These guidelines are given, then, to assist the diocesan clergy in making pastoral judgements. The archdeacon will be the first point of information and advice, especially relating to local law and its procedures.
1.T.1 Validity of civil marriage and the liturgical options
The Church of England accepts the validity of civil marriage. Where a civil marriage has already taken place, the service offered in this Diocese may take any of these forms:
The Order for Prayer and Dedication after a Civil Marriage in Common Worship: Pastoral Services (see p173, and the notes on p183).
The Marriage Service as found in the Book of Common Prayer or in Common Worship: Pastoral Services (p102), as provided for in Canon B36, which may be particularly appropriate where a C of E service is not legally recognised as a marriage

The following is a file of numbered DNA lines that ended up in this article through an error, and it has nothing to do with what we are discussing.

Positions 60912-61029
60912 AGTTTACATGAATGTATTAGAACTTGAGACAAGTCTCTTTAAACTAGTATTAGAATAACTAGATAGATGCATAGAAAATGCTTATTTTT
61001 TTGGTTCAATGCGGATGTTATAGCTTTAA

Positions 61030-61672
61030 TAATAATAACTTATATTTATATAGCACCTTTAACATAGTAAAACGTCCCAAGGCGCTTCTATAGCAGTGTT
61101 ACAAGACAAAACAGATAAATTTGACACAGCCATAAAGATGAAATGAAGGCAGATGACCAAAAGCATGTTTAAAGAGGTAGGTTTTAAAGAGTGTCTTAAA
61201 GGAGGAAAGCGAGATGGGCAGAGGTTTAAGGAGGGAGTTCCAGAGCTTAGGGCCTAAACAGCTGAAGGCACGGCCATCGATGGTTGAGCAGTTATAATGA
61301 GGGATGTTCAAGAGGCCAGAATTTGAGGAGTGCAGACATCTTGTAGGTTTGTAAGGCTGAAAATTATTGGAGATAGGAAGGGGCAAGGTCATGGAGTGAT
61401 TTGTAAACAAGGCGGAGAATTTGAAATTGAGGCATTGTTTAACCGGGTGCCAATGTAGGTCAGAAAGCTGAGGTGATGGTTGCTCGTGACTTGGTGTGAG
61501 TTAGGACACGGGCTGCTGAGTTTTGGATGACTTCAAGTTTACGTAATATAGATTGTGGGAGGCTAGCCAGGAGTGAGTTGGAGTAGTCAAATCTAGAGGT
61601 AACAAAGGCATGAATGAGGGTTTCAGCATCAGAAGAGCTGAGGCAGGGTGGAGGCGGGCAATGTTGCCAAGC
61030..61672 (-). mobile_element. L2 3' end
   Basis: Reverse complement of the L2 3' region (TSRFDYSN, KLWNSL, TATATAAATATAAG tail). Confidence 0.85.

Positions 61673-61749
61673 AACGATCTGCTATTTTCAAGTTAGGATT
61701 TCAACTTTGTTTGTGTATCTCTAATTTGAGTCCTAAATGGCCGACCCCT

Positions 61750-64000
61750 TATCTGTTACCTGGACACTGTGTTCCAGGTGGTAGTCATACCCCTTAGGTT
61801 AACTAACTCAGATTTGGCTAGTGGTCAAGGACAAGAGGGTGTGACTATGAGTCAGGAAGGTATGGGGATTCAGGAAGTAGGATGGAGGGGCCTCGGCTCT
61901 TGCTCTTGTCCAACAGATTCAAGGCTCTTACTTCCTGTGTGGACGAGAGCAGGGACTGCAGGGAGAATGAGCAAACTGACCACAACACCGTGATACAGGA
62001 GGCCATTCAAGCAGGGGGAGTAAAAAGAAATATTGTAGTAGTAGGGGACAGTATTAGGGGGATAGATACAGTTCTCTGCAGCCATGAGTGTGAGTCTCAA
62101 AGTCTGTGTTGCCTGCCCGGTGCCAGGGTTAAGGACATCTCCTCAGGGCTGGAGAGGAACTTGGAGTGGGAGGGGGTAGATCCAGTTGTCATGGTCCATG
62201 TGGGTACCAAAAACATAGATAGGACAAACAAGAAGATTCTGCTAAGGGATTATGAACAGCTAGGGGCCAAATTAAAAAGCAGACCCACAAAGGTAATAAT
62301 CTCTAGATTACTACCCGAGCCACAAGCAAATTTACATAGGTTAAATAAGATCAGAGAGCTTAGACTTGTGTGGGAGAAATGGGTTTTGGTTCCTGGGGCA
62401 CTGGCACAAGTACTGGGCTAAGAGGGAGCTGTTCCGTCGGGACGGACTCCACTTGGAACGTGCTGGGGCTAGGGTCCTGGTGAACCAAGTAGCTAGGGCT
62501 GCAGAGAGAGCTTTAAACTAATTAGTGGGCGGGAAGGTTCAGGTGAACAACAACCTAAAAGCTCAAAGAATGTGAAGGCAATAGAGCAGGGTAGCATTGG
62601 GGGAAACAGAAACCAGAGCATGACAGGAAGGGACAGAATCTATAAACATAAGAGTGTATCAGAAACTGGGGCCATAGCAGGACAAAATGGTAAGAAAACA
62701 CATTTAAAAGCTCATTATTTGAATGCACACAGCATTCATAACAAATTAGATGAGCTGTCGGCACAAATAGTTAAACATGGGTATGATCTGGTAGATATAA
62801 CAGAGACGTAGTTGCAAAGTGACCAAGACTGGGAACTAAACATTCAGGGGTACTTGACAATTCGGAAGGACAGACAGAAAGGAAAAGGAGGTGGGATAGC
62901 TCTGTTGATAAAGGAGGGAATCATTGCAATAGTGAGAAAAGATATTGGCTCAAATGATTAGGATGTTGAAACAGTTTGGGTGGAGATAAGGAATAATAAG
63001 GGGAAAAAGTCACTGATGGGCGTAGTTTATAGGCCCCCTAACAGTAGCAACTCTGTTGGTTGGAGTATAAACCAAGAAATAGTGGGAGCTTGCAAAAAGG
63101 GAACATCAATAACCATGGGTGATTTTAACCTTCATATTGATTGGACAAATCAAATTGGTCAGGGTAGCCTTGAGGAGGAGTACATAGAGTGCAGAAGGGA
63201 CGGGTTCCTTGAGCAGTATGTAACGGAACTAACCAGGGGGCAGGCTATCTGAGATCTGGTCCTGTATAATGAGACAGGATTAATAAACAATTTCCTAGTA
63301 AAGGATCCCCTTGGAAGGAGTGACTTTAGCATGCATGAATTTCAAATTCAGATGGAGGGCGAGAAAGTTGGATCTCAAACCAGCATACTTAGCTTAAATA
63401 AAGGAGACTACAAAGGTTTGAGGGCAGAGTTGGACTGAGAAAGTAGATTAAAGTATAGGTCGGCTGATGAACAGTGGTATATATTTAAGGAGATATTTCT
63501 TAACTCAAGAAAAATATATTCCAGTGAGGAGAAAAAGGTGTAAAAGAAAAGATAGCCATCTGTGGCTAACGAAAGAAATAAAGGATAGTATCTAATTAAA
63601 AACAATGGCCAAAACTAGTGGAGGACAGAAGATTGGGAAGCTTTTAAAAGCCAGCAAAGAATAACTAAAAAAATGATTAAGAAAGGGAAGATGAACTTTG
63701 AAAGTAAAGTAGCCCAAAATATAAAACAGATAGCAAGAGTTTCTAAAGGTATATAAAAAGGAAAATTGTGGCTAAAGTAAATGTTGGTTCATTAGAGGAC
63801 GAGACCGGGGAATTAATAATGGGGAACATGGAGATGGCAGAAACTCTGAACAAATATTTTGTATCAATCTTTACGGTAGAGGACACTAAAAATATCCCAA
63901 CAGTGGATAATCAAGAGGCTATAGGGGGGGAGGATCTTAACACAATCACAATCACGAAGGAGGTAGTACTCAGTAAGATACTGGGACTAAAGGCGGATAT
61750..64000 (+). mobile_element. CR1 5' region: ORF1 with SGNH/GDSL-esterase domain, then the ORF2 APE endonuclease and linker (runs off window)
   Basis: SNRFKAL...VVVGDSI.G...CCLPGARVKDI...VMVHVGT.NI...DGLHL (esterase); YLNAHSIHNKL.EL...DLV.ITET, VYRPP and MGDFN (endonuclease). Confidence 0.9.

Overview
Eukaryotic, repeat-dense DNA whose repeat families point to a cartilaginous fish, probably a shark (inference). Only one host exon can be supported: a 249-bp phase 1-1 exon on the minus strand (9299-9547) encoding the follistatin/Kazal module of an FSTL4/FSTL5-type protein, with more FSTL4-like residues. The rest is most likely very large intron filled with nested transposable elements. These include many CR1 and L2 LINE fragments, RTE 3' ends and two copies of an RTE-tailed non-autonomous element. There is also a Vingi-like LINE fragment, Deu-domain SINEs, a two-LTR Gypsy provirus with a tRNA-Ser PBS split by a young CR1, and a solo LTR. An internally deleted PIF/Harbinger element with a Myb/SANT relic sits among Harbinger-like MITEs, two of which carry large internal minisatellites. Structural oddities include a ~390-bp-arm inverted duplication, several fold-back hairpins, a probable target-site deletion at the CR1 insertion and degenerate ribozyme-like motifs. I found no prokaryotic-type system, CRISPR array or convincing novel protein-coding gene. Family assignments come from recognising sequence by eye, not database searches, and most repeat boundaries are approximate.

Thanksgiving for Marriage in Common Worship: Pastoral Services (p184)
Any of these may be combined with a Eucharist. The first and third options are 'commended' material rather than 'authorised' and so may be edited to reflect the circumstances of the couple.
1.T.2 Pastoral care
The clergy will be aware of the pastoral opportunities presented by ministry to couples at or near the time of their marriage; and should always be mindful of the image of the Church that a couple receives.
If one or both of those seeking a service are in contact with another church other than the proposed place of a service, there is scope for collaboration with respect to preparation, follow-up and pastoral care either locally or with the clergy and people of the other church.
1.T.3 The minister
The minister officiating at any of the services referred to in 1.T.1 should normally be a bishop or a priest; a deacon may officiate only with the advance permission of the lead bishop for the area.